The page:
“What could two nice, pretty girls possibly be doing at four in the morning on a park bench in New York?” 


Originally written by Diana Son back in 1998, Stop Kiss explores many issues and themes that are just as prevalent as ever for the LGBTQI community as it stands today. 

The production of Stop Kiss at Above The Stag is a humorous and sharp portrayal of the beginning stages of a relationship, taking dark turns to convey the aftermath of a hate crime.

After Callie meets Sara, the two unexpectedly fall in love. They live completely different lives and at first it is hard to understand what brings them together at all.

Callie and Sara fight for the right moment to have their first kiss since they meet. When they finally do, it provokes a violent attack that transforms their lives in a way they could never anticipate.

Their relationship builds slowly. They cover jobs, past relationships and delve slowly deeper into the intricacies of each other’s own minds until they understand each other on a level they never thought they would. 

Nothing comes across smoothly – they pause and break awkwardly as the underlying sexual attraction hangs in front of them, and in front of the audience to see clearly.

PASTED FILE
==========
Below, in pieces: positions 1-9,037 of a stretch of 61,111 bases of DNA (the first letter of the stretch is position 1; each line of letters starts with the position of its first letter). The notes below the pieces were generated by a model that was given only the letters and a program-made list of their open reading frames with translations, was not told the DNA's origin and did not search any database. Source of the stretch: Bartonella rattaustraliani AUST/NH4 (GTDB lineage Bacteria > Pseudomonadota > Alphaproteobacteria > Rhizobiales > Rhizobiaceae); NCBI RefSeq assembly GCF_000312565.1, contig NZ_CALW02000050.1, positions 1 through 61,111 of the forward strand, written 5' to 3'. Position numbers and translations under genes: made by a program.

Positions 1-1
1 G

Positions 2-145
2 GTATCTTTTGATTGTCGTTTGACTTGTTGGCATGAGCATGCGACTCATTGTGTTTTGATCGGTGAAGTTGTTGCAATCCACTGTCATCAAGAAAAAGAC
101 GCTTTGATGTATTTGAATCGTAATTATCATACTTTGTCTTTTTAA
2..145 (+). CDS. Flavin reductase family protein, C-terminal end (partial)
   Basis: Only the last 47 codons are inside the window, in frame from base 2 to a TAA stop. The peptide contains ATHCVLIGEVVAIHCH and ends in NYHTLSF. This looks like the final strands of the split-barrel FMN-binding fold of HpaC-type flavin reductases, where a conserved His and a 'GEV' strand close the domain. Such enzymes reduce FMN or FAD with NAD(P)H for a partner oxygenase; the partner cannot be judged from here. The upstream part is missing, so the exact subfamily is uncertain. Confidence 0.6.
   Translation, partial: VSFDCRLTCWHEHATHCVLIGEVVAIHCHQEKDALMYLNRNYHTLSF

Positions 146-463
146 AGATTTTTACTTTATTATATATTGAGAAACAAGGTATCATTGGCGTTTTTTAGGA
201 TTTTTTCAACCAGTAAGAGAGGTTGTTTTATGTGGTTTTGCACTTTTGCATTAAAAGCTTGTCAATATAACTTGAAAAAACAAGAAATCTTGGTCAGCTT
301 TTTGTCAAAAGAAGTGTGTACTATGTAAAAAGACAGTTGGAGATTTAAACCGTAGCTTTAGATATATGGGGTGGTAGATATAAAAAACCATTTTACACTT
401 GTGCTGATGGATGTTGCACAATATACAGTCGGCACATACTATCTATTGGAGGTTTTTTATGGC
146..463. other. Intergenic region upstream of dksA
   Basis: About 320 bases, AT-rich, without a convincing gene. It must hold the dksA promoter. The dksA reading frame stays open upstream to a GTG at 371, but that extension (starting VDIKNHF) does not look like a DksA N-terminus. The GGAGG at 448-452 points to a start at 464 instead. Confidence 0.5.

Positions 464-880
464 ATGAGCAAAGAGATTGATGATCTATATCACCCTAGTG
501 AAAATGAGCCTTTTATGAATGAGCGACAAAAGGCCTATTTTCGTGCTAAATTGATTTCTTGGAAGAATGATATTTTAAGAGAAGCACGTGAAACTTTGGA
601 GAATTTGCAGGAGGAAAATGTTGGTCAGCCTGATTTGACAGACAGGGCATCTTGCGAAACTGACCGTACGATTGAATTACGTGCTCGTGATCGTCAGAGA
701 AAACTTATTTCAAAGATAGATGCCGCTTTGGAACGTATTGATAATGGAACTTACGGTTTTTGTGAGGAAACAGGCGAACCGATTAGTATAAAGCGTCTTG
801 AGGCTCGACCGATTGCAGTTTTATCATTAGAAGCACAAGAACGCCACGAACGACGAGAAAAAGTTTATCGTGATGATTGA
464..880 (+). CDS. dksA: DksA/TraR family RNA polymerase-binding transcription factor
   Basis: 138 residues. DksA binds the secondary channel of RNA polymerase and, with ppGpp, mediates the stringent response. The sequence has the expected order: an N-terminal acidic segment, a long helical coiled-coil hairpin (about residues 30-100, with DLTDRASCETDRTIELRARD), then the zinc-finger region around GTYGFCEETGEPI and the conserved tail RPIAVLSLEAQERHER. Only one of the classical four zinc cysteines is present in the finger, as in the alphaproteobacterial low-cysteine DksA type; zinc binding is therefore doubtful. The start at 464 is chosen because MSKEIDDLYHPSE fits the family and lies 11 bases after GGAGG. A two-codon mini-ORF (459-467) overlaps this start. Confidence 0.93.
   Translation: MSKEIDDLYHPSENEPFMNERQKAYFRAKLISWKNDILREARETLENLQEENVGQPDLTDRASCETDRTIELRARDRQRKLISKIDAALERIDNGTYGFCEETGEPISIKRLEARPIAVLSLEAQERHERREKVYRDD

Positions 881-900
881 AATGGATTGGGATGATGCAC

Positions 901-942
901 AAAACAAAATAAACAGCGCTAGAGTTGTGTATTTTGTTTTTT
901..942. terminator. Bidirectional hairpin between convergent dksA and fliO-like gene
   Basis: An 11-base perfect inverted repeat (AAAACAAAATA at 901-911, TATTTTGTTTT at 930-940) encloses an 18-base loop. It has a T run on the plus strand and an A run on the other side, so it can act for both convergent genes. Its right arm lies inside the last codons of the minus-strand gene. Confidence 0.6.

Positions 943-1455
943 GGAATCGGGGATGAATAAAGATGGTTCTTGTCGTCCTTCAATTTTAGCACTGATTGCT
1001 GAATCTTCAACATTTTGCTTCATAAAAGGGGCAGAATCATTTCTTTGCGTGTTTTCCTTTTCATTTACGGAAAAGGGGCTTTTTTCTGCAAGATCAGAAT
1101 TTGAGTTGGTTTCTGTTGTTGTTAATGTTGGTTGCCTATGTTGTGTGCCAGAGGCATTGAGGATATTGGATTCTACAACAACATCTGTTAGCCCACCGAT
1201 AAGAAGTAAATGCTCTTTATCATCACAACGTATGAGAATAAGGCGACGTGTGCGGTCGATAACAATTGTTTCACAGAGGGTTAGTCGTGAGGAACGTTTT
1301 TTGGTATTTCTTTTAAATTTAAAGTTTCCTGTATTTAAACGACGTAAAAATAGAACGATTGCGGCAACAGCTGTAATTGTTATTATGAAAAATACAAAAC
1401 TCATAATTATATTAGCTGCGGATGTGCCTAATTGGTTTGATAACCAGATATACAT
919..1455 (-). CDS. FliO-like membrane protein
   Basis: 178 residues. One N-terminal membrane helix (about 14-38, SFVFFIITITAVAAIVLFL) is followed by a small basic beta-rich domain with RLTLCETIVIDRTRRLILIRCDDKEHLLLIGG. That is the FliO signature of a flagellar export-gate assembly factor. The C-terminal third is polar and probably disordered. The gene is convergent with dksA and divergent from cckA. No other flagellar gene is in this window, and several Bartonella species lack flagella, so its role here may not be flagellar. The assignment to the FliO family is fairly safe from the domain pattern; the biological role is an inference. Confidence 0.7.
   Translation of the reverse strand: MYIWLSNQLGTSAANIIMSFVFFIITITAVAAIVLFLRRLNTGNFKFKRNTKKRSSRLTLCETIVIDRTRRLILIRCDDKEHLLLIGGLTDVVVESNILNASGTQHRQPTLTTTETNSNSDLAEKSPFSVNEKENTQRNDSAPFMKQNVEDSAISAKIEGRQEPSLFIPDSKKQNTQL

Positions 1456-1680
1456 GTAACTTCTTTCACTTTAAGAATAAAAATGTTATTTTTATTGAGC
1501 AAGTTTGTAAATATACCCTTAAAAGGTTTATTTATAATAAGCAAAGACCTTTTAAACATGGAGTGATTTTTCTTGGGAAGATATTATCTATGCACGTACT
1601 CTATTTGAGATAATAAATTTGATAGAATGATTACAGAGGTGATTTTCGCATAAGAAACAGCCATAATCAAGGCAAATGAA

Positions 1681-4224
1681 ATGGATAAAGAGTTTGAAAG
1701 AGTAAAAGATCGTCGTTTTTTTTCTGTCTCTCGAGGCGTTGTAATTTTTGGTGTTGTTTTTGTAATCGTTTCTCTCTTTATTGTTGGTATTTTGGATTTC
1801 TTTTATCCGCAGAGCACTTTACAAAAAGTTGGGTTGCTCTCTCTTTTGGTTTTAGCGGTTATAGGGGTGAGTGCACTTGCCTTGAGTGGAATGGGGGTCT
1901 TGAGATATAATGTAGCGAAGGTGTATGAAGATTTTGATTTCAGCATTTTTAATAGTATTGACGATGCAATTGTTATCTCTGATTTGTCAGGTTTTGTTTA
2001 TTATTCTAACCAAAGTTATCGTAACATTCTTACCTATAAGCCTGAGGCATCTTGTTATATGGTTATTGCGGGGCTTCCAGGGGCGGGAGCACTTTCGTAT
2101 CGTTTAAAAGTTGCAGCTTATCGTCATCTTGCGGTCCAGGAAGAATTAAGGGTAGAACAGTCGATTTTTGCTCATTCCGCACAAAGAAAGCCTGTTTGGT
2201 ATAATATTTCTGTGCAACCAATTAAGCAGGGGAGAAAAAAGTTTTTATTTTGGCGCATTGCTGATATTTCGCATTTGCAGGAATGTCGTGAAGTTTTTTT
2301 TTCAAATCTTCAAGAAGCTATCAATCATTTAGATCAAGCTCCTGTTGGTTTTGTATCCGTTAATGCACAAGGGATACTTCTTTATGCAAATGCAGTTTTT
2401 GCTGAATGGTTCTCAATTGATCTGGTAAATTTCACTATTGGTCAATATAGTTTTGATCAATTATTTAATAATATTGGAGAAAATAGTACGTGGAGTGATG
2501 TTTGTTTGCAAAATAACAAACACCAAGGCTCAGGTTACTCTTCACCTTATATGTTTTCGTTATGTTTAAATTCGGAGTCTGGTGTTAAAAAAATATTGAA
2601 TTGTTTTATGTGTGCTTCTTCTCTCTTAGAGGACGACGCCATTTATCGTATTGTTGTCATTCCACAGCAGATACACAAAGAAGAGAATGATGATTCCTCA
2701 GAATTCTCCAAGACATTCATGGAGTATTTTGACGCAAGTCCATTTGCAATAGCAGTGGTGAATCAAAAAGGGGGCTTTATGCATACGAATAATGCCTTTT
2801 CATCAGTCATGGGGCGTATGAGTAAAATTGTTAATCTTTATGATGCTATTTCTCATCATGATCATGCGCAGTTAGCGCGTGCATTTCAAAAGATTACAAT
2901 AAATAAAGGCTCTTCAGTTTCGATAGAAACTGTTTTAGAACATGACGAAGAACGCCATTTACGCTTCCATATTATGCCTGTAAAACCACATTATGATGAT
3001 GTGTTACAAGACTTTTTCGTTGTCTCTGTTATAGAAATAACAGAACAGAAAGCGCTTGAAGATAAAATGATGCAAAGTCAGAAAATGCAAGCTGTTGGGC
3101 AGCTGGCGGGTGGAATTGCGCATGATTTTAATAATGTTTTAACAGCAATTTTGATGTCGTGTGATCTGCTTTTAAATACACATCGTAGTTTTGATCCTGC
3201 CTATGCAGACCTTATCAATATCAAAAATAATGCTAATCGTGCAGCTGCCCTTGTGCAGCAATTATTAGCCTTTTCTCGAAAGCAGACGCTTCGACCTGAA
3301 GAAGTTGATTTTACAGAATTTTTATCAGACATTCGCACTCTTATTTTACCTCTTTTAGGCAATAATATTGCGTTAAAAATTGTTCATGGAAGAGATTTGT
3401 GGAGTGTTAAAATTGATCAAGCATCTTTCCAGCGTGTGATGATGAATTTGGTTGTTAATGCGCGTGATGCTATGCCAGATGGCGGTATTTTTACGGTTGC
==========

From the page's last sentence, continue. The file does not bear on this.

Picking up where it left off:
The pair strain to build to the point where their relationship blossoms more towards love than just friendship. It’s a realistic portrayal of the messy part of forming relationships – it’s not all butterflies and easy, like cinema often makes it seem.

There on the stage, you can see their vulnerability, excitement and discomfort as they both struggle to let love into their lives. Add in the fact they’re both falling for another woman in the 90s, and the problems become all the more intense.

This main story of the play is punctuated with flash forwards to a fatal incident, which has left Sara brain damaged. 

During the flash forwards, it’s clear that Sara’s urgent condition seems to raise the stakes for Callie, as she realises the importance of sticking by what her girlfriend would have wanted in a world where she would have been free to live her life authentically.

It was just earlier this year that the world was horrified when two queer women, Melania and Chris, were injured in a homophobic hate crime in London that left them bloodied and needing hospital treatment.

Stop Kiss delivers a frightening reminder of the continued dangers of living life as an out queer person today and echoes the reality that we genuinely face.

It’s funny and heartbreaking all at the same time and you can get tickets to see it for yourself at Above The Stag There here up until 1 December.

Only reading DIVA online? You’re missing out. For more news, reviews and commentary, check out the latest issue. It’s pretty badass, if we do say so ourselves.

divadigital.co.uk // divadirect.info // divasub.co.uk

Leave a Reply

This site uses Akismet to reduce spam. Learn how your comment data is processed.